England fightback crumbles in Ashes collapse as Australia turn the screw

When the England brains trust held back Jimmy Anderson and Stuart Broad at the Gabba under a belief they could work their magic under lights in Adelaide, it is fair to assume – although perhaps we cannot be certain – the scenario envisaged was not the pair trying to push their team past the follow-on mark with the bat.

Yet here they were, England’s two most decorated seamers united out in the middle and Mitchell Starc bounding in with a hard, new, pink Kookaburra ball in hand. The specialist batsmen above them had earlier produced their latest heinous collapse, the crowd was up, the famous Edwardian scoreboard on the grass hill read 220 for nine and the deficit was 253 runs. The gulf felt greater to be honest.

Prepare to be shocked but they did not quite make it. Instead, the chief positive in a rather gruesome 10th-wicket stand of 16 was Broad’s lucidity after wearing one of a number of fearsome bouncers from Jhye Richardson on the grille. It did not take long for Starc to end this tail-end torture before it was back to the day job for England’s old guard as Steve Smith, having masterminded England’s 236 all out, elected to bat again.

Four years ago on this ground, when he was the full-time Australia captain rather than a stand-in for the recently pinged Pat Cummins, Smith made the same decision and his side suffered a dose of night terrors before claiming the win.

This time one wicket fell, David Warner self-immolating on 13 when calling Marcus Harris for a run that wasn’t, but Australia closed on 45 for one with their lead swollen to 282.

Perhaps one of the most galling aspects of England’s latest misfire on tour was their best work coming while the UK was still tucked up in bed. After the loss of two cheap wickets the evening before, and a late storm that spared any further damage, Joe Root and Dawid Malan delivered a serene first session of 123 runs in bright sunshine as they walked back to the pavilion unbeaten on 57 and 68 respectively.

Root was continuing his march up the ladder of most Test runs in a calendar year, passing the marks of Sunil Gavaskar, Sachin Tendulkar and Michael Clarke to go fourth on the all-time list with 1,606, while Malan, though challenged by the angle of Nathan Lyon, was slotting fours across the outfield like long pots on a snooker table.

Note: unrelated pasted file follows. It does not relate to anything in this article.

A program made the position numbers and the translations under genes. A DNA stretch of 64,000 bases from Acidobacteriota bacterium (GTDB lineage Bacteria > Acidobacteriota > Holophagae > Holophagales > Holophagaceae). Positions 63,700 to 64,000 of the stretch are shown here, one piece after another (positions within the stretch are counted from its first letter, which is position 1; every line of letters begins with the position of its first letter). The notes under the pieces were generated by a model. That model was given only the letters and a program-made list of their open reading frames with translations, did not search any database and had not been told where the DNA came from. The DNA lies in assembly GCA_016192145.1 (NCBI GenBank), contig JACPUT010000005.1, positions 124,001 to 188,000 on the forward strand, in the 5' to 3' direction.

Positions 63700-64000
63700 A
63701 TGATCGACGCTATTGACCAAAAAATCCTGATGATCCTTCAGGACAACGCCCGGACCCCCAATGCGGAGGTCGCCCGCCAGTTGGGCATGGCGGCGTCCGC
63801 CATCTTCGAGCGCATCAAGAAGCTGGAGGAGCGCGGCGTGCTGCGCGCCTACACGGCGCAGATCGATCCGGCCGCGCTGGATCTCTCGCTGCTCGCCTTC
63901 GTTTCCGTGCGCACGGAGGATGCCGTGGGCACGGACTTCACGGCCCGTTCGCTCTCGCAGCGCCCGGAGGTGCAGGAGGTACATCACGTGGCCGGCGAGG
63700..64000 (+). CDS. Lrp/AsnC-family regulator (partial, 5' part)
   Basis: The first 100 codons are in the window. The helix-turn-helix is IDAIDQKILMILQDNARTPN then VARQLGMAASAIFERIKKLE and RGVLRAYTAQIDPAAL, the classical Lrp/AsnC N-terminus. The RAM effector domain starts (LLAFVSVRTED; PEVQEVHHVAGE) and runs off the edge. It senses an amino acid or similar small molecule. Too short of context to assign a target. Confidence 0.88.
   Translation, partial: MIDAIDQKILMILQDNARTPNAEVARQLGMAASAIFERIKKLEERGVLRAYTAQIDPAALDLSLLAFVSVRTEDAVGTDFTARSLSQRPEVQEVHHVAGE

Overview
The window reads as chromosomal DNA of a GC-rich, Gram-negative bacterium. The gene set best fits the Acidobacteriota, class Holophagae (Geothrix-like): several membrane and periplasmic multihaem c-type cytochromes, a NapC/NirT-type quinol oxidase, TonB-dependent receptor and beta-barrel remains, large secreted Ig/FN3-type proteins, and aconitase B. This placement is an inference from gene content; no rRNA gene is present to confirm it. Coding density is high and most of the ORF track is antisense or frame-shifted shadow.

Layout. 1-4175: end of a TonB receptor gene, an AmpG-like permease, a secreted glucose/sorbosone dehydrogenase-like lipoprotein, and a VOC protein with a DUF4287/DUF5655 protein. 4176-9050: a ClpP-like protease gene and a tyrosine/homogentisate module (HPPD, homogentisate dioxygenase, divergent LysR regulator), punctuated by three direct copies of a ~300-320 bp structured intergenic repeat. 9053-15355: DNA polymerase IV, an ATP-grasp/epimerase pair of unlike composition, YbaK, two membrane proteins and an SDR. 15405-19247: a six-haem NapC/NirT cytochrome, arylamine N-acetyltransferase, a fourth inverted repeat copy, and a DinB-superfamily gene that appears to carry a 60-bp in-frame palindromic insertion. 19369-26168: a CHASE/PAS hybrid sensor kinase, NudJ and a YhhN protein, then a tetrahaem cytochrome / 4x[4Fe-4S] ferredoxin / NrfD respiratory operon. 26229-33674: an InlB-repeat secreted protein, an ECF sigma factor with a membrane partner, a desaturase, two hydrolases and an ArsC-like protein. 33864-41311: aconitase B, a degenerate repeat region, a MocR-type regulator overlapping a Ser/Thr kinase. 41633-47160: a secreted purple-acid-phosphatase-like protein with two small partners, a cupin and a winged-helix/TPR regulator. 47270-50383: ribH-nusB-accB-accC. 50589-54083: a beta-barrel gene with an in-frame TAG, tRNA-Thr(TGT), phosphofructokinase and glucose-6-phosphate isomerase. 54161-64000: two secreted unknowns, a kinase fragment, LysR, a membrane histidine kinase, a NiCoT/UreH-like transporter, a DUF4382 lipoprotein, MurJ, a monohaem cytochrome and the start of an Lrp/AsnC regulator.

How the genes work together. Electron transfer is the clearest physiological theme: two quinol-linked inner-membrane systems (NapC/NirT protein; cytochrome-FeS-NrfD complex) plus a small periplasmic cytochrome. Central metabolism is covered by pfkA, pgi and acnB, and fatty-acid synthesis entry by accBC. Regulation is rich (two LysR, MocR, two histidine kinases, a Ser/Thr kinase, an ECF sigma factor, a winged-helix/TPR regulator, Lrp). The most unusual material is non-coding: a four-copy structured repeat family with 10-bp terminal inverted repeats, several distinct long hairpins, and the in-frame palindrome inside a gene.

Smith even betrayed some impatience when the bustling Michael Neser talked him into burning a review. At 140 for two, though still 333 in arrears, England had a foothold.

One of the greatest differences between the two teams in this Test, however, is the variety Australia possess even without Cummins or the injured Josh Hazlewood; novelties such as a left-armer, a frontline spinner, pace and height, all supported by slick fielders with adhesive hands.

In the second session this heady mix told almost immediately, with a collapse of four for 19 sparked by the giant Cameron Green’s probing line to Root finding the edge for the second time this series.

Coming during a cage of six consecutive maidens shared by Green and Lyon after the break, Root’s demise on 62 was the eighth time in Australia he had made a half-century, without reaching three figures.

The familiar punch of the bat summed up the England captain’s anger, a feeling that only deepened when Smith swiftly turned back to Starc, Malan slashed loosely at his fifth ball on 80 and another catch flew into the slip cordon.

If the loss of two set batsmen in the space of 15 minutes was bad enough, what followed was arguably more alarming. Ollie Pope is 22 caps into his Test career and yet, despite being a short, compact, correct right-hander, he somehow struggles with right-arm off-spin. While he correctly reviewed a bat-pad catch on five that flew off his elbow, the total lack of gameplan to the admittedly wily Lyon was exposed two balls later when he danced down the pitch and clipped a sharp catch to short-leg.

Jos Buttler, 33 caps Pope’s senior, continued a horror match, the guilt of those two drops off the first innings centurion, Marnus Labuschagne, compounded further when, 15 balls in and yet to get one away, he reached for a delivery that slanted across him from Starc and the edge once again flew into grateful hands.

During the T20 World Cup the shot tended to result in a four but those short-form talents still have not transferred.

Though defiance followed from Ben Stokes and Chris Woakes before the second interval, a session of 56 runs for four wickets was a remarkable turnaround by Australia – and Lyon put paid to it after the resumption anyway.

The pitch, a surface he helped to prepare back in the day, had been biting and gripping for his over-spinners all day. In quick succession he struck twice, Woakes bowled on 24 the ball after being bamboozled by some extra bounce and Ollie Robinson lbw for a duck.

Standing on a burning deck, Stokes had little choice but to chance his arm by this stage and though one muscular swept six off Lyon gave the smattering of England fans a highlight in the gloom the return of the impressive Green had him bowled off the inside edge for 34, prompting Anderson’s latest grumpy emergence at No 11.

England lost eight for 86, nine runs better than an all-too-similar second innings shambles at the Gabba. A team that talks about big totals has stuck 400 on the board once in their past 20 outings, while the ducks for Buttler and Robinson made it 48 for England this year.

They have three innings left to dodge the record, 54 set in 1998, but at this rate you would not back them to do so.